Amateur metal detectorists found two silver treasure hoards in Northern Denmark (Credit:

Three amateur metal detectorists have inadvertently become part of Denmark's history by discovering two sets of hidden Viking treasures dating back over 1,000 years. Jane Foged-Mønster, Louise Stahlschmidt, and Mette Norre Bækgaard stumbled upon the trove while on holiday in Hobro, North Denmark, in late 2022.

The two hoards were buried in the same field, about 164 feet (50 meters) apart. Among the 300 silver items found were many Danish, German, and Arab coins. The Danish coins date back to the reign of Viking King Harald Blåtand (958 - 987 CE). They feature a cross on one side indicating they were minted sometime between 970 and 980 CE. The monarch's previous currency did not have the cross. Experts suspect it was added to spread Christianity among the Danes.

The trove also included cut-up silver jewelry. Archeologists from Nordjyske Museums think it was stolen by the Vikings. They later chopped it up and used the silver pieces as a means of payment. This was either due to the scarcity of coins or the convenience of using small silver fragments for transactions.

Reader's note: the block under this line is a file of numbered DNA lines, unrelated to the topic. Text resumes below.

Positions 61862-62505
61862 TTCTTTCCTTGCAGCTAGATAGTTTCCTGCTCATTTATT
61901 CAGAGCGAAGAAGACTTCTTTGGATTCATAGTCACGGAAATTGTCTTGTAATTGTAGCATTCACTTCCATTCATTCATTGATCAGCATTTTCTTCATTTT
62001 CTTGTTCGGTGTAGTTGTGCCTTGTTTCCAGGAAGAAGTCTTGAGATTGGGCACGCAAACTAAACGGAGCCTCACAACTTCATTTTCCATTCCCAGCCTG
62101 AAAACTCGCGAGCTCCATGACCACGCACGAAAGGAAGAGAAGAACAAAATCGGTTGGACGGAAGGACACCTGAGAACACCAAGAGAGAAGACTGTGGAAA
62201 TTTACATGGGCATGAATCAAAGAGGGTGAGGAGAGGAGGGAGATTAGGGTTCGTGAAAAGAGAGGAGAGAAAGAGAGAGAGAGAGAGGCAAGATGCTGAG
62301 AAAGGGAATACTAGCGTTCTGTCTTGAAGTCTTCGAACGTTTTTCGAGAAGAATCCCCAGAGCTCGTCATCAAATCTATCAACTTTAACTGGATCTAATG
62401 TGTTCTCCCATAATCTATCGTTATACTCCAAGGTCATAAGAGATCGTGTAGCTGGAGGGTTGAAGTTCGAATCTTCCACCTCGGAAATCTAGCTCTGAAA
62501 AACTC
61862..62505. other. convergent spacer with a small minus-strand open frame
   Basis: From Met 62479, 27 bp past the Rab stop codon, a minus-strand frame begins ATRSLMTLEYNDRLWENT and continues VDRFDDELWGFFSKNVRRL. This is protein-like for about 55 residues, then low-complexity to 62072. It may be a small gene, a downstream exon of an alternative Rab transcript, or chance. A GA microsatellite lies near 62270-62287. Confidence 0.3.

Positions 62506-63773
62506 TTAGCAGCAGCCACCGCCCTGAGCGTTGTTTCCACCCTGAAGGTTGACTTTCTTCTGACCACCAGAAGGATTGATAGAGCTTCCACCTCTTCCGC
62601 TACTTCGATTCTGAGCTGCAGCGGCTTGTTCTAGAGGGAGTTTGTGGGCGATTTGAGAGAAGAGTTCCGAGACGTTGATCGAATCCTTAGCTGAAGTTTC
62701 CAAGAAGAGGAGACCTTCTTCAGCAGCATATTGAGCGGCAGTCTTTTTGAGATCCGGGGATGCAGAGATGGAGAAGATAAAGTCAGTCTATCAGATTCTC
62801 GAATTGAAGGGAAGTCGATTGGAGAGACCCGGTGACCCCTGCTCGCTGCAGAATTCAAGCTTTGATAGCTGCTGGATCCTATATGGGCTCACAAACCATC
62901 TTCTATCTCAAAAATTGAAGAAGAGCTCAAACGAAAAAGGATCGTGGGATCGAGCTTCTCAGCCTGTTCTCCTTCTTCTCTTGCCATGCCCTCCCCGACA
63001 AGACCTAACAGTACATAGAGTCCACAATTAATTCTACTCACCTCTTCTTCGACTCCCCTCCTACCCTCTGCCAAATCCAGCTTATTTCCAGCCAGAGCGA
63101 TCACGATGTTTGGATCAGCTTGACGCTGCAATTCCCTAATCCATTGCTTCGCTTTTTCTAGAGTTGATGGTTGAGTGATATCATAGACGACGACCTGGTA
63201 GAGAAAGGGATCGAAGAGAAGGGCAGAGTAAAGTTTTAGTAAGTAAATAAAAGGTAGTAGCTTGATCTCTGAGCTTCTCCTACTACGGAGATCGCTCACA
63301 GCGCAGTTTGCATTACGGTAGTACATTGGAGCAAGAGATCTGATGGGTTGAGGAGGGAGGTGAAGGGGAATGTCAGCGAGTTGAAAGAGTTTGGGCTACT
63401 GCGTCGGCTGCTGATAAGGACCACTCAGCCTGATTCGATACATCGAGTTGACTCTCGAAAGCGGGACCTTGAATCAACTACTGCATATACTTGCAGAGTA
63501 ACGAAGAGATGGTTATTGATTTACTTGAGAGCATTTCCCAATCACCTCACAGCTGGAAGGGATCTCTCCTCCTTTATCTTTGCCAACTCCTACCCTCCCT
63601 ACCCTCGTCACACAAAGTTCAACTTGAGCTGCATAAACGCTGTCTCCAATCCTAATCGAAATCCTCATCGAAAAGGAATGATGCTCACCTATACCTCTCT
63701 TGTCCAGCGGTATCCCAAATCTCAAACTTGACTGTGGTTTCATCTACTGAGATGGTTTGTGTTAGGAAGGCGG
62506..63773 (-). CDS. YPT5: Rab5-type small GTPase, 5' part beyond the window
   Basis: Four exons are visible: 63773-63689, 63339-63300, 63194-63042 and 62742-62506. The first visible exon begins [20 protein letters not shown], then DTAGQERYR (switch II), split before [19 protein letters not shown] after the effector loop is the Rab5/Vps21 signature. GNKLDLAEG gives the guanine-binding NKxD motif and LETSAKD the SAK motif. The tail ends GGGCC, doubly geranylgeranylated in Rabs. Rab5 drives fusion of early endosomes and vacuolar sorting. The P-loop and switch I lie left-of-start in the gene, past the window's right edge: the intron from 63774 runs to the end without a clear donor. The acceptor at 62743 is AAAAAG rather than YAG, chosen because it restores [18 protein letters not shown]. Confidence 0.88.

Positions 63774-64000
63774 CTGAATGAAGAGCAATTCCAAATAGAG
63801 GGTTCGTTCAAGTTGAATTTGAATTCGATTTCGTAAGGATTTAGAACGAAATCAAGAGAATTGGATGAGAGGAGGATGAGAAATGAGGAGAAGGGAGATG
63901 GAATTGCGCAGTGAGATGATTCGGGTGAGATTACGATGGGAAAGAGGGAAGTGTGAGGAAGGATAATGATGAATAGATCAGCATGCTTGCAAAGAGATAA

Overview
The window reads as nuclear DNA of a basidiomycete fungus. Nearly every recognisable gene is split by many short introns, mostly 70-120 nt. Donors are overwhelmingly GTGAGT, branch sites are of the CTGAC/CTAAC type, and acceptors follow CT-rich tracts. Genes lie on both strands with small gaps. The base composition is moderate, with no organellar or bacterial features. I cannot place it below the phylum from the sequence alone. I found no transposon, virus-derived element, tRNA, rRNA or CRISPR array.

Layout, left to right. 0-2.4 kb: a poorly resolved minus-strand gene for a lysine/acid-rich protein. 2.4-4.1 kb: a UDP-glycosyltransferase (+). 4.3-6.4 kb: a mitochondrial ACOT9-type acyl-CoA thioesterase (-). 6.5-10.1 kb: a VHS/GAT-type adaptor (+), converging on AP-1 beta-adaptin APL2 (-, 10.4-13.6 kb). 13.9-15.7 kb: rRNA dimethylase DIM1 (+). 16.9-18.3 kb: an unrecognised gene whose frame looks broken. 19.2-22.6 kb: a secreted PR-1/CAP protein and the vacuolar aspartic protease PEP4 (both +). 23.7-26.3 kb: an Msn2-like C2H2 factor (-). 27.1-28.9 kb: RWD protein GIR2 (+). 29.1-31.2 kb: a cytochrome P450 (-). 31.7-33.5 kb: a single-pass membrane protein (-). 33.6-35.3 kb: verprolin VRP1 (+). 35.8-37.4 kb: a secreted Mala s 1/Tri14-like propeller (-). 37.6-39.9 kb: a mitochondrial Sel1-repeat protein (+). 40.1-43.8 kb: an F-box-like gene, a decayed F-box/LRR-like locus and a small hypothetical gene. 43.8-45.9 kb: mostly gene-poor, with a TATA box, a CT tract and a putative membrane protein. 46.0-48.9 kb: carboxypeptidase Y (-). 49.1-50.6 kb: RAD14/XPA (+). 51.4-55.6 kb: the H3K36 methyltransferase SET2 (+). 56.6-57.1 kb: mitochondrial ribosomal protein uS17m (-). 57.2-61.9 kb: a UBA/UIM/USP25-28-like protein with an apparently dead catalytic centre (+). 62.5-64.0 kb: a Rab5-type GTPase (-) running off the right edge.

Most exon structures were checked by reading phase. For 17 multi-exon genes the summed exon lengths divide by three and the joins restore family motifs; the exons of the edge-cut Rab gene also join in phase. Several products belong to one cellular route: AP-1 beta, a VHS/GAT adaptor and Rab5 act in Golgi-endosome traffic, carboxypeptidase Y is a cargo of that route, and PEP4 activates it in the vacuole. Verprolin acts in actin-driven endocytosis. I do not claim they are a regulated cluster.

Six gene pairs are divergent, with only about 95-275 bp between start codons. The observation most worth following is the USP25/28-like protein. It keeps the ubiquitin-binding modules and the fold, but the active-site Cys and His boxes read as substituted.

The Danish coins have a cross on one side (Credit:

This is not the first time treasures from the latter half of the 900s have been found. But the recent discovery is particularly intriguing due to its proximity to a Viking settlement.

"The two silver treasures constitute a fantastic story in themselves, but to find them abandoned in a settlement only eight kilometers from Harald Blåtand's Viking fortress Fyrkat is incredibly exciting," says Nordjyske Museums archeologist Torben Trier Christiansen.

The expert says the treasures were buried around the same time the area was abandoned. This leads him to speculate the monarch was forced out of the castle. He may have buried them before leaving the area.

The silver jewelry found was cut up and most likely used as payment by the Vikings (Credit:

The museum officials plan to further investigate the field once harvesting season is over. They do not expect to find any more treasures. But they have evidence that the artifacts were buried inside or close to buildings. They are curious as to know to whom the structures belonged.

The recently-found silver artifacts will be displayed at Denmark's Aalborg Historical Museum starting July 1, 2023.